"While we believe strongly in the warm friendship and cultural exchange that has long existed between the artists and artistic institutions of Russia and the United States, we can no longer engage with artists or institutions that support Putin or are supported by him," said Peter Gelb, general manager of the Metropolitan Opera on March 3.
On Monday, March 14, the Met will present A Concert for Ukraine, a benefit performance to support Ukrainian citizens under attack, with all proceeds going to support relief efforts. Tickets go on sale Wed, March 9 at 12PM ET.— Metropolitan Opera (@MetOpera) March 7, 2022
Learn more: https://t.co/ZyKLsxs9DL pic.twitter.com/2JuEWCmnOs
The Russian Grand Prix, scheduled for September 25 was cancelled.
The Formula 1 team has announced that the race in Sochi has been officially removed from the 2022 calendar after world champion Max Verstappen and four-time champion Sebastian Vettel publicly proclaimed their resistance to driving in the race.
Formula 1 has terminated its contract with the Russian Grand Prix promoterhttps://t.co/67IUOS3nhl— Formula 1 (@F1) March 3, 2022
“I will not go. I think it’s wrong to race in the country,” Vettel said.
“When a country is at war, it’s not right to run there,” Verstappen added.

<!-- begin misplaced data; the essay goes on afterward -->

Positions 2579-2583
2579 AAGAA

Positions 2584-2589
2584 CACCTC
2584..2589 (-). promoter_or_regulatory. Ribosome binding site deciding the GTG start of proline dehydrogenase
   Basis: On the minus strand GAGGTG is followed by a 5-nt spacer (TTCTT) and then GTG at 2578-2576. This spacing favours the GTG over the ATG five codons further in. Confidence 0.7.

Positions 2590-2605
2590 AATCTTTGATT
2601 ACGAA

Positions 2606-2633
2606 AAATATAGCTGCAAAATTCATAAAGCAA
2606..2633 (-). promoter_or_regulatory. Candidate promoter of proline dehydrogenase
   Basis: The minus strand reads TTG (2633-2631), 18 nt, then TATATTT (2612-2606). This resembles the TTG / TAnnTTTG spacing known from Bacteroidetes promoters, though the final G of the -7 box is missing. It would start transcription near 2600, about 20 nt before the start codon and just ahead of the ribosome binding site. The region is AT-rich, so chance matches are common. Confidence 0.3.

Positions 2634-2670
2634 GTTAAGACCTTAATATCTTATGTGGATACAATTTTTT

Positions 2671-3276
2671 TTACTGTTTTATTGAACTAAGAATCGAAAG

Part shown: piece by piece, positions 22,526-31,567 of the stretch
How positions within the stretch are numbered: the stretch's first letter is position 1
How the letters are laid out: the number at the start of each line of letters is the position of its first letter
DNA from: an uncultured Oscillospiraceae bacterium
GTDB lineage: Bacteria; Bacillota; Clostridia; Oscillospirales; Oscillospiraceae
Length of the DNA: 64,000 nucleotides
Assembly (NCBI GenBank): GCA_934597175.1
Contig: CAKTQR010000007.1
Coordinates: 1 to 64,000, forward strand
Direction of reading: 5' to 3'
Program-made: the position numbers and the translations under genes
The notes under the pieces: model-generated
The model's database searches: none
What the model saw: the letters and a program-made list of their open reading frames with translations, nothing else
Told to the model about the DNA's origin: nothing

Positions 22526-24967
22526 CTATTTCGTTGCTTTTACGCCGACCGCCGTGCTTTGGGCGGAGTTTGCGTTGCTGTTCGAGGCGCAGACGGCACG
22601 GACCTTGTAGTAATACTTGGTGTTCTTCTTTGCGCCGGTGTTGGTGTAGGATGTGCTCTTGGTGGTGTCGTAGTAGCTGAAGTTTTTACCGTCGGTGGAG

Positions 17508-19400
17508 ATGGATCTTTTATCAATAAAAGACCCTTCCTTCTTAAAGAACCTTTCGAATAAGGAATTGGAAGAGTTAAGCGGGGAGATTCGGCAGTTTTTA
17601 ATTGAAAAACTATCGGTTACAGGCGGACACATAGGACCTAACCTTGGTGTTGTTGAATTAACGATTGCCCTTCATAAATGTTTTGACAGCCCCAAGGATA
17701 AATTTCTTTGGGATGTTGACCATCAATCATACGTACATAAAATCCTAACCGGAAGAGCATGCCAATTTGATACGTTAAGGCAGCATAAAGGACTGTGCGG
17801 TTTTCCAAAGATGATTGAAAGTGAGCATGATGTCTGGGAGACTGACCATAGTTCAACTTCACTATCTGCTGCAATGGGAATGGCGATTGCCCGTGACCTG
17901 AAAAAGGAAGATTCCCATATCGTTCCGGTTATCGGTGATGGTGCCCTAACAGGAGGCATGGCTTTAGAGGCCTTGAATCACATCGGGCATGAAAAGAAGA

International Olympic Committee
The IOC urged international sports federations and sports competitions to ban Russian and Belarusian athletes and officials from competing at events '' to protect the integrity of global sports competitions and for the safety of all the participants.''
IOC Executive Board recommends no participation of Russian and Belarusian athletes and officialshttps://t.co/XZyLIi11XR— IOC MEDIA (@iocmedia) February 28, 2022
The committee also demanded the Russian and Belarusian flags and national anthems be banned from the organisations while deciding to withdraw the Olympic Order from all persons who currently have high-ranking positions in the government of the Russian Federation including President Putin.
''The IOC EB reaffirms its full solidarity with the Ukrainian Olympic Community. They are in our hearts and thoughts. The IOC EB commits to continue and strengthen its efforts for humanitarian assistance.''
On Monday, FIFA, football’s governing body, announced that foreign players and coaches contracted with Russian teams can suspend their contracts and transfer elsewhere temporarily.
About 100 top players now signed to Russian clubs will be able to put their contracts on hold beginning Thursday and sign with other teams until the end of the European season.
Previously, FIFA and UEFA have barred Russian national and clubs teams from their competitions “until further notice” after a joint meeting.
UEFA also stated that it is halting its collaboration with Gazprom, the Russian state energy giant, for which it was estimated to be paying around $45 million-per-season in a contract that was set to expire in 2024.
Russian and Belarussian competitors have been forbidden from competing in the Winter Paralympics in Beijing after the decision of the International Paralympic Committee (IPC).
The decision came a day after the IPC permitted athletes from the two countries to contend as neutrals on Wednesday, asserting that the governing body had pursued its guidelines and that "athletes were not the aggressors."